An event that hasn’t happened before was demonstrated by researchers from Duke-NUS Medical School, colleagues in Germany, and the National Heart Centre Singapore (NHCS), suggesting that regenerative treatment to restore damaged kidney function could be a sure possibility. In a preclinical study, the researchers discovered that suppressing the harmful and scar-regulating protein interleukin-11 (IL-11) allowed the damaged kidney cells to recover, restoring reduced kidney function caused by illness as well as acute injuries.
The protein is involved in pushing a cascade of molecular processes that occur in response to kidney damage, resulting in inflammation, fibrosis, also known as scarring, and loss of function. In addition, they discovered that blocking IL-11 with a neutralising antibody can halt and even restore kidney damage in this situation.
More precisely, the researchers discovered that in reaction to kidney damage, renal tubular cells, which line the tiny tubes within the kidneys, release IL-11. It initiates a signaling cascade that results in increased activation of a gene known as Snail Family Transcriptional Repressor 1 (SNAI1), which inhibits cell growth and increases the possibility of kidney misfunctioning.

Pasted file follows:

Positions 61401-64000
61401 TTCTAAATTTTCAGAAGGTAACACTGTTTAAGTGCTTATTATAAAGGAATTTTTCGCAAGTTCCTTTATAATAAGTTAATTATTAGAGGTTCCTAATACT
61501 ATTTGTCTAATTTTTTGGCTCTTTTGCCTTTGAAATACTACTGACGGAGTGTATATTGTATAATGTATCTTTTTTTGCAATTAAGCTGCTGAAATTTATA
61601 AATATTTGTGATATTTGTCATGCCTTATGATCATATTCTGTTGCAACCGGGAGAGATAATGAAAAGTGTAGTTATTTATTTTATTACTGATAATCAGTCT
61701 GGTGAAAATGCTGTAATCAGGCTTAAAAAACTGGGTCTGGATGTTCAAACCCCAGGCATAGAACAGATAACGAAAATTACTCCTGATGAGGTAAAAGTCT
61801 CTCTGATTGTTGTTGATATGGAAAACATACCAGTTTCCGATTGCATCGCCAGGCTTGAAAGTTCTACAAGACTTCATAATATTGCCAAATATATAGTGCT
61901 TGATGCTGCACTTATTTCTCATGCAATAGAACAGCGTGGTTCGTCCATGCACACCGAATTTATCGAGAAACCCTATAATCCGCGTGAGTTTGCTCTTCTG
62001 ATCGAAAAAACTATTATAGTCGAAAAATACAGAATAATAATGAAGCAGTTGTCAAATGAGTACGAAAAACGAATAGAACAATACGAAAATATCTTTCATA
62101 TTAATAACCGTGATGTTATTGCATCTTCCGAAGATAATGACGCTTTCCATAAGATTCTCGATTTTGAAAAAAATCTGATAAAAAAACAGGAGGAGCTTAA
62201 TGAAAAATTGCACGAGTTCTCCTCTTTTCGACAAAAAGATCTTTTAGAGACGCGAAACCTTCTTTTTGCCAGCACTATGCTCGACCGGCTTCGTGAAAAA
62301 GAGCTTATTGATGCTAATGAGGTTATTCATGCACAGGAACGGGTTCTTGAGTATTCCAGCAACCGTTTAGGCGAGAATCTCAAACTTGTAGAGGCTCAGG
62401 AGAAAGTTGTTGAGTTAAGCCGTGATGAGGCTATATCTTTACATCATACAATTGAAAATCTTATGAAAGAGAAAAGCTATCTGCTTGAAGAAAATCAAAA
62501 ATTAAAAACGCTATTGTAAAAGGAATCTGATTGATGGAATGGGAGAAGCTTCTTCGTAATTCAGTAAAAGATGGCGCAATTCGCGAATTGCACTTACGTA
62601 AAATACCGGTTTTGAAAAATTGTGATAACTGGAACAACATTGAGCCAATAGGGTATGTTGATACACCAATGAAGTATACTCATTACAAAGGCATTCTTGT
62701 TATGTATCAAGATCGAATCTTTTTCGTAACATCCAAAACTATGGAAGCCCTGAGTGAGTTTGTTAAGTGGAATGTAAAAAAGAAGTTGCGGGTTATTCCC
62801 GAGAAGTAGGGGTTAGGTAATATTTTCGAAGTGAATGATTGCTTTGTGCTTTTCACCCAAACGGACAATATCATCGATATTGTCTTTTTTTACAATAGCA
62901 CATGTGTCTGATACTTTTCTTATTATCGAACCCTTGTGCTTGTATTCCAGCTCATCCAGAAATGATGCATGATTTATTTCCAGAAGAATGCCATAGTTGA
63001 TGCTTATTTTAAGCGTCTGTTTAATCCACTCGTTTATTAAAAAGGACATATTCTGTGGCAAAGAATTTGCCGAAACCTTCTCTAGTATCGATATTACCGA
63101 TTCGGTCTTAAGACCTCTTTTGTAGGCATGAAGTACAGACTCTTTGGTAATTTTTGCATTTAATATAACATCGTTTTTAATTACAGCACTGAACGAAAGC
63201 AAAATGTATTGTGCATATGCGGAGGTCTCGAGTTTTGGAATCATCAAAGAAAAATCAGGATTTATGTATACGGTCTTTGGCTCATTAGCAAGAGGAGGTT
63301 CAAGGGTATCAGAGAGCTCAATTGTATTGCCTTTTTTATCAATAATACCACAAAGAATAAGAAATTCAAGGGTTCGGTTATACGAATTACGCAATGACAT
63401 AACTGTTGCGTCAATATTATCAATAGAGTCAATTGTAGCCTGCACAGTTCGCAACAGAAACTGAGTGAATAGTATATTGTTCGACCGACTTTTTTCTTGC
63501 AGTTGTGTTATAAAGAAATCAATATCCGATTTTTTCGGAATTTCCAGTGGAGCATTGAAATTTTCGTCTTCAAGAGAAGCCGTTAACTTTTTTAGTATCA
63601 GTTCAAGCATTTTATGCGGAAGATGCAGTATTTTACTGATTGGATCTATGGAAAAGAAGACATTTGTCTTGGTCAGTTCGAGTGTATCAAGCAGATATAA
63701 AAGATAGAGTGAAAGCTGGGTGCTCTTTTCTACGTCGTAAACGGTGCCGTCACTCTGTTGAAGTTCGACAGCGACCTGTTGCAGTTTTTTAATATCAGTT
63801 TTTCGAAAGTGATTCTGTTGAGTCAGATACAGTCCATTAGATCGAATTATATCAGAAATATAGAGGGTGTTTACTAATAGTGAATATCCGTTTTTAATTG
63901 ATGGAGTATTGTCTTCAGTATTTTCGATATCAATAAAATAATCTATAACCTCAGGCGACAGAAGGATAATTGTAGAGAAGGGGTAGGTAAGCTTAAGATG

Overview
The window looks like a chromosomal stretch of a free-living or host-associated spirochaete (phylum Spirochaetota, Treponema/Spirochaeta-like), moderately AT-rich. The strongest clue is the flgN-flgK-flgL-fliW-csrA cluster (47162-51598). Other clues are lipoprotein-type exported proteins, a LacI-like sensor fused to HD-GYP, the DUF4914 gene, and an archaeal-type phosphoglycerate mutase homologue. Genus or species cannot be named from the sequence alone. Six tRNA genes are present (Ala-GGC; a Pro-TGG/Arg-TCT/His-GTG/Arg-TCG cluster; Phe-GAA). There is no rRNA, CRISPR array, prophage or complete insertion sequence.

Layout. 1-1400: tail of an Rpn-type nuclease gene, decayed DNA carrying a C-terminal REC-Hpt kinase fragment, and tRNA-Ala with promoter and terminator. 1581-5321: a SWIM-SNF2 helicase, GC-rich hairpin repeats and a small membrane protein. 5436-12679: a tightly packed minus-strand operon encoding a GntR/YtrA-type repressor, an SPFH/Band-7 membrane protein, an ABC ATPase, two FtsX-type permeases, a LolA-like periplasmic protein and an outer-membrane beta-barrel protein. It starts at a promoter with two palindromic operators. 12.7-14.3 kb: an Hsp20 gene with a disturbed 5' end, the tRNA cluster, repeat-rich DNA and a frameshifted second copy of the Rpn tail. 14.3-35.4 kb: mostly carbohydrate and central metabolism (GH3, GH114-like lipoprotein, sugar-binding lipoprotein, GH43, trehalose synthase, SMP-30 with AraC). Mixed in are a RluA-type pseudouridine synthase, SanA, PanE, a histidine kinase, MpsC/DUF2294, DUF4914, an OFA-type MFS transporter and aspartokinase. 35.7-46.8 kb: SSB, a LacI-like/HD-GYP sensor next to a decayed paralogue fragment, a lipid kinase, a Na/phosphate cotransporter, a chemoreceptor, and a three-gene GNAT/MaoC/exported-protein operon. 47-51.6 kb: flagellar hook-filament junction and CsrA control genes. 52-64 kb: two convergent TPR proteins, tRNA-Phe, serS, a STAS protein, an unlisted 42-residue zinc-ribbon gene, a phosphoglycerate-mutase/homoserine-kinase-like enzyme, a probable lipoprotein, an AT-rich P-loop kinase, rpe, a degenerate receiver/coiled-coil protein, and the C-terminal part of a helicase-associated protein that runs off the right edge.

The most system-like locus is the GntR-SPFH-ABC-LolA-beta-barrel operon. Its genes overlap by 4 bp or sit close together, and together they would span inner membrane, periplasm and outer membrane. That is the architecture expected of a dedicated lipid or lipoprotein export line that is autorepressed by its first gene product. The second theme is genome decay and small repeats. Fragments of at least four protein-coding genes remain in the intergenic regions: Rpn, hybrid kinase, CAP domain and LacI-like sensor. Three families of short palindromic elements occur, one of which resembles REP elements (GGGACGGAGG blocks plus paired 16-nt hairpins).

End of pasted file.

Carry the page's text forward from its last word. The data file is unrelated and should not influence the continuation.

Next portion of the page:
Turning off this method in a preclinical model of human diabetic kidney disease by way of administering an antibody that binds to IL-11 resulted in the proliferation of kidney tubule cells and the reversal of fibrosis as well as inflammation, making way for the regeneration of the injured kidney and also the restoration of renal function.
While clinical trials pertaining to an antibody that attaches to another pro-fibrotic molecule known as transforming growth factor-beta were unsuccessful, this novel technique offers the possibility of a new target.